The year was 1879. It was a sunny Sunday afternoon in Nola, Italy. The DiNobili family, proud, imperious and of substantial means, joined the crowd of people in the streets, celebrating the Festa Dei Gigli. At the same time, in a rural village just outside Nola, lived the daughter of a family - poor, humble farm hands, bound to the soil and subject to the will of an aristrocratic land owner. As the result of a misguided love affair with him, she produced an illegitimate child who would one day through marriage become part of the Ferraro family.
In the early 1900’s, both families emigrated to America. The DiNobili’s occupied first-class cabins, and the Ferraro’s sprawled out in steerage. Both settled in the poorest section of Brooklyn, New York, known as Greenpoint. The Ferraro’s rented a cold-water flat in a run-down tenement, and the DiNobili’s resided in the same type of tenement except that they owned the entire building.
Years later an offshoot of each of these disparate families created a new family as a result of the elopement in 1916 of Paolo DiNobili, and 16-year old Maria Ferraro - much to the dismay of both families - the DiNobili’s because of their assumed superior social status to the Ferraro’s and the Ferraro’s because the choice of a husband had already been made for Maria.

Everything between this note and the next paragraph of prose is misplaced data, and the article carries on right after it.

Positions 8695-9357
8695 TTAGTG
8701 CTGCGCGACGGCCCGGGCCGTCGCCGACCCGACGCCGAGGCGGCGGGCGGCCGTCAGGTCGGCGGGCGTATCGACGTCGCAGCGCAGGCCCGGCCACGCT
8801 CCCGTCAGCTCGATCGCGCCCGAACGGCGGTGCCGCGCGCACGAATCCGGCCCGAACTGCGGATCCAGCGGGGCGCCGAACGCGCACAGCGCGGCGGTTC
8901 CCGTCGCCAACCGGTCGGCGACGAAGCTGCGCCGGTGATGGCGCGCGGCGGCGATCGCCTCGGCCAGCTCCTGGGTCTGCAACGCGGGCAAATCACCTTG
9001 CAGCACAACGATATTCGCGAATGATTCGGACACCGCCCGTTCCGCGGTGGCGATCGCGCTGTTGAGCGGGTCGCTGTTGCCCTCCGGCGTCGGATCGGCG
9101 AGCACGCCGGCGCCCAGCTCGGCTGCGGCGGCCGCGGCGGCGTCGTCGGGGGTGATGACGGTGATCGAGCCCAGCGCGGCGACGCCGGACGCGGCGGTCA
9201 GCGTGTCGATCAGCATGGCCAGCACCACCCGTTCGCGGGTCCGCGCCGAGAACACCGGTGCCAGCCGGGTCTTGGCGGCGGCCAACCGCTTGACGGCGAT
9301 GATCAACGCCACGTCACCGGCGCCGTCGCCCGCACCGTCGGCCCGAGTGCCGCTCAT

This tragi-comedy is told in colorful and authentic dialogue - a heart-rending account, juxtaposed with infectious humor as a picture of the lives of the descendants emerges. Paolo (Paul) Nobili’s life is woven throughout its telling - from his violent birth to his outrageous behavior on his death bed 92 years later. His often displayed uncontrollable rages and undeniable cruelty toward his family when provoked is shocking. Paul’s aberrant behavior degenerates into a new and lascivious dimension when, in his sixties, he forces upon his son’s wives and his grand daughters his latest ignoble trait.
Almost 150 years of tragedy and humor experienced by these families is laid bare. Paolo never experiences the humor.